Netflix is once again looking to redesign its service; this time, to put more of a focus on movie versus television show viewers. The new design of the website will include a tab for those searching through the movie titles, and a separate tab used for browsing the television shows. This should make it much more convenient for subscribers to find the title of their choice, which should, in turn, increase the value they receive from Netflix's service. This could lead to an increased number of users, higher revenue, and a rising stock price.
The company is improving the way its service works in a few other ways as well. For one, Netflix will be adding a service so two users under one subscription can watch different titles concurrently. This should also add value to each subscription, hopefully making the company more popular and eventually profitable.
Netflix has also announced the launch of its own content delivery network [CDN]. Open Connect, as it is called, will directly connect Netflix videos to the internet service provider for faster data transfer that should hugely improve customer experience. Netflix currently uses third-party CDN providers like Akamai Technologies (AKAM) and Limelight Networks (LLNW). This will prove profitable for Netflix, as providing its own CDN will reduce costs by eliminating the CDN provider profits. Furthermore, its own CDN should improve the reliability of its services, and therefore, make its customers happier. By doing this, Netflix should be able to increase its customer base, eventually increasing sales and profits.
Unfortunately for Netflix, all the improvements in the world won't make a difference if it does not have a decent library of movie titles and television shows. With the increasing cost of acquiring big titles, Netflix will find it challenging to acquire popular titles at an affordable price. Recently, Netflix has shown a hint of success in being able to get the blockbuster films and television shows. The company signed a multiyear deal with Warner Bros. to stream previous seasons of ABC Family's popular shows Pretty Little Liars and The Lying Game. Similarly, Netflix will be adding The Walt Disney Company's (DIS) popular group of superhero movies, including Thor, Captain America, and possibly even The Avengers in the near future. Miramax is also allowing part of its large library of film to be streamed via Netflix, including the Oscar winning The Cider House.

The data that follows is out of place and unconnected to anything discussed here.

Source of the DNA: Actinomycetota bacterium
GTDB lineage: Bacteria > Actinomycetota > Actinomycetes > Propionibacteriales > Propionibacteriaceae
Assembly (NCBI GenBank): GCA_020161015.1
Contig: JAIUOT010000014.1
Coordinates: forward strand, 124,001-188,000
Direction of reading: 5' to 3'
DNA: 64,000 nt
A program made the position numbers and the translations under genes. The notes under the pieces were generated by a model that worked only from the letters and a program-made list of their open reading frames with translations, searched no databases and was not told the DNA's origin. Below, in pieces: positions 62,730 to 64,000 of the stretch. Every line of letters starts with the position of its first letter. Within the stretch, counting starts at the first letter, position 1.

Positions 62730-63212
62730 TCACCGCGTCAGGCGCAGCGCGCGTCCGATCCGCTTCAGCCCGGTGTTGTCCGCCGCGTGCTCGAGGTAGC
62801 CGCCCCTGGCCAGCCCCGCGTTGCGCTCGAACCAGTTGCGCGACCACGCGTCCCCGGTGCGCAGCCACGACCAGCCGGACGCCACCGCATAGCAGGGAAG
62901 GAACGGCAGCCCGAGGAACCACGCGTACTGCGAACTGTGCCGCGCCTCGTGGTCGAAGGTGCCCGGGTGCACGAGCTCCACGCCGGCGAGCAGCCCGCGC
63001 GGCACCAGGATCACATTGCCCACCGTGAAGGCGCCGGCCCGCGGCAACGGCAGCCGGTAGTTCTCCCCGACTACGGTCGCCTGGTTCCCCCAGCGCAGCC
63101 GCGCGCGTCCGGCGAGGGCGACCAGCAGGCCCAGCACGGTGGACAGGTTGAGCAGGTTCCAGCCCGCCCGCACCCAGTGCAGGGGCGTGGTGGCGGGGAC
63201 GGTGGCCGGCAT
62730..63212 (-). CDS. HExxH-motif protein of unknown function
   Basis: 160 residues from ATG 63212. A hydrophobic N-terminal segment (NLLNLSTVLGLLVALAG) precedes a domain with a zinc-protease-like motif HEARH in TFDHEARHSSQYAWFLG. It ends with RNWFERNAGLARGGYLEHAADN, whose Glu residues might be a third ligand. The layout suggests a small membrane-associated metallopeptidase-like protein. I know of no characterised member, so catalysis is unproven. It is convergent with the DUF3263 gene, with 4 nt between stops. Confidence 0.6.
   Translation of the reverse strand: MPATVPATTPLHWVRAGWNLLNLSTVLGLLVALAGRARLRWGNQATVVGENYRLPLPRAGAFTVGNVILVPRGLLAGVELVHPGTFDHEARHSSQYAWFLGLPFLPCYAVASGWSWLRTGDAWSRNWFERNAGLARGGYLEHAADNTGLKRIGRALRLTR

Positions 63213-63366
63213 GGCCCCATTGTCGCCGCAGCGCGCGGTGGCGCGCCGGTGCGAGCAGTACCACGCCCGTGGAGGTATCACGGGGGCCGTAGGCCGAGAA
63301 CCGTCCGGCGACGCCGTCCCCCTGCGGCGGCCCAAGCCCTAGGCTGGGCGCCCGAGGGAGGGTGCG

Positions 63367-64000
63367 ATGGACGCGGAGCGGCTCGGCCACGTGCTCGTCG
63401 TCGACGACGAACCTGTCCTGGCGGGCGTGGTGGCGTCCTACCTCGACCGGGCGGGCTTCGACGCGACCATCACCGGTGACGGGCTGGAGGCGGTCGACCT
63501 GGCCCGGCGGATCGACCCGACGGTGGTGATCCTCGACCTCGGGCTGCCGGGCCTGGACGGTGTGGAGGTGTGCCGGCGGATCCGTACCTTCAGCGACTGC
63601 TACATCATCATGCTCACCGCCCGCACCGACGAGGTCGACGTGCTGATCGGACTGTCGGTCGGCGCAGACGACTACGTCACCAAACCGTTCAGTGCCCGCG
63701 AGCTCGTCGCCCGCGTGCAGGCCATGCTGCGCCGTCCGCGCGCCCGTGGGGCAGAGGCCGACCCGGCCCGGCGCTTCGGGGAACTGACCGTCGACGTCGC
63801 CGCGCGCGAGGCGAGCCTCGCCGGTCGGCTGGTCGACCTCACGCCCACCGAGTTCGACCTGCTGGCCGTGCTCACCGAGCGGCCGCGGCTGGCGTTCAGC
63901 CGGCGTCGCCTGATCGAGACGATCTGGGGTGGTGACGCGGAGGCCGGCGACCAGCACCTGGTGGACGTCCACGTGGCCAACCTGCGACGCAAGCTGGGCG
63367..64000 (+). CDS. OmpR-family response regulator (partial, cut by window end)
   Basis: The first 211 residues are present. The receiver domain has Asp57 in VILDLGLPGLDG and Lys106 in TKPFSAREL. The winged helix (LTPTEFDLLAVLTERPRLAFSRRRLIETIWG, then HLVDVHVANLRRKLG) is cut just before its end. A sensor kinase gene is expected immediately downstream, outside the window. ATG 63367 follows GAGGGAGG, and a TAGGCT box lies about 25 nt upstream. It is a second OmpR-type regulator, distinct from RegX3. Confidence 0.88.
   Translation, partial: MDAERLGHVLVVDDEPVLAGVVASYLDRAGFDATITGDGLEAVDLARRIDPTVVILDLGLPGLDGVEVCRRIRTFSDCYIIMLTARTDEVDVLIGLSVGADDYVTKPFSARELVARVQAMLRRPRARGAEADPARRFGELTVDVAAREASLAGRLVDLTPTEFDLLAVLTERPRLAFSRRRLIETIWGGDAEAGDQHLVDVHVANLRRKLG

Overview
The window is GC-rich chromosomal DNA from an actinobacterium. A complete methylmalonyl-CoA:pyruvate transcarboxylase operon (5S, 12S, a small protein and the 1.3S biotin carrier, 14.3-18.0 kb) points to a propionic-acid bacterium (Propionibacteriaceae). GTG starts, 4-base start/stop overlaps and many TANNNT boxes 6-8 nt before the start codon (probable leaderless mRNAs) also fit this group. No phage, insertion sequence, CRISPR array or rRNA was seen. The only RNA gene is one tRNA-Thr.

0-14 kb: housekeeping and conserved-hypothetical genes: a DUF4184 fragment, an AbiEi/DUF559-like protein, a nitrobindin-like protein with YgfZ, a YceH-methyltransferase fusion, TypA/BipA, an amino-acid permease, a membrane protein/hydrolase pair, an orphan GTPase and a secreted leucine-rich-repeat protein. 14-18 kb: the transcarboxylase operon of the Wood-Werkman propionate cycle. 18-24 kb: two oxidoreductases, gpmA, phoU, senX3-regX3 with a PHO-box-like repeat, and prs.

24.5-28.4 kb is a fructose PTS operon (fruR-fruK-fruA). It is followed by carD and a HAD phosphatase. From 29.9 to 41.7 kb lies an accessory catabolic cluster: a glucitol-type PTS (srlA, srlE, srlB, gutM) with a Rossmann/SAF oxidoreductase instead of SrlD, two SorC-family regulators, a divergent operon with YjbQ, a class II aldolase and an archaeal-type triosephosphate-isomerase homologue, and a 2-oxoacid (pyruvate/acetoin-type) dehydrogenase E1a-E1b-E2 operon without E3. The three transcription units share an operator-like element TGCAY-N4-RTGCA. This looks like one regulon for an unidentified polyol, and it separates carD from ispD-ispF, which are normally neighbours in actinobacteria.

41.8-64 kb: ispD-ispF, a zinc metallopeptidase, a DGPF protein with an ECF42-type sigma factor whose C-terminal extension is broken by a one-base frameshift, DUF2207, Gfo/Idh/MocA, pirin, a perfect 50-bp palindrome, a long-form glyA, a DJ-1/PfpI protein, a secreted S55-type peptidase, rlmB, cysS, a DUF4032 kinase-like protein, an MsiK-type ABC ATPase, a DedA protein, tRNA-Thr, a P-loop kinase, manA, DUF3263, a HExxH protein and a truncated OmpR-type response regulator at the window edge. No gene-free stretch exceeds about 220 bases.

While the future of Netflix is uncertain, especially with the rising cost of acquiring content, I do believe there is some promise for Netflix's future. It is still a very popular, easy to use service, with a huge customer base. Furthermore, it is working to improve its convenience and speed of service. Lastly, if Netflix can continue to improve its library of titles, just as it has with its new Warner Bros., Disney, and Miramax offerings, Netflix's volatile stock price could stabilize, and actually enjoy some slow, steady growth. I am not convinced that Netflix will continue to head in the right direction, given its number of follies in the past, but if I were a potential investor, I would keep my eye on Netflix, preparing to invest as its service improves.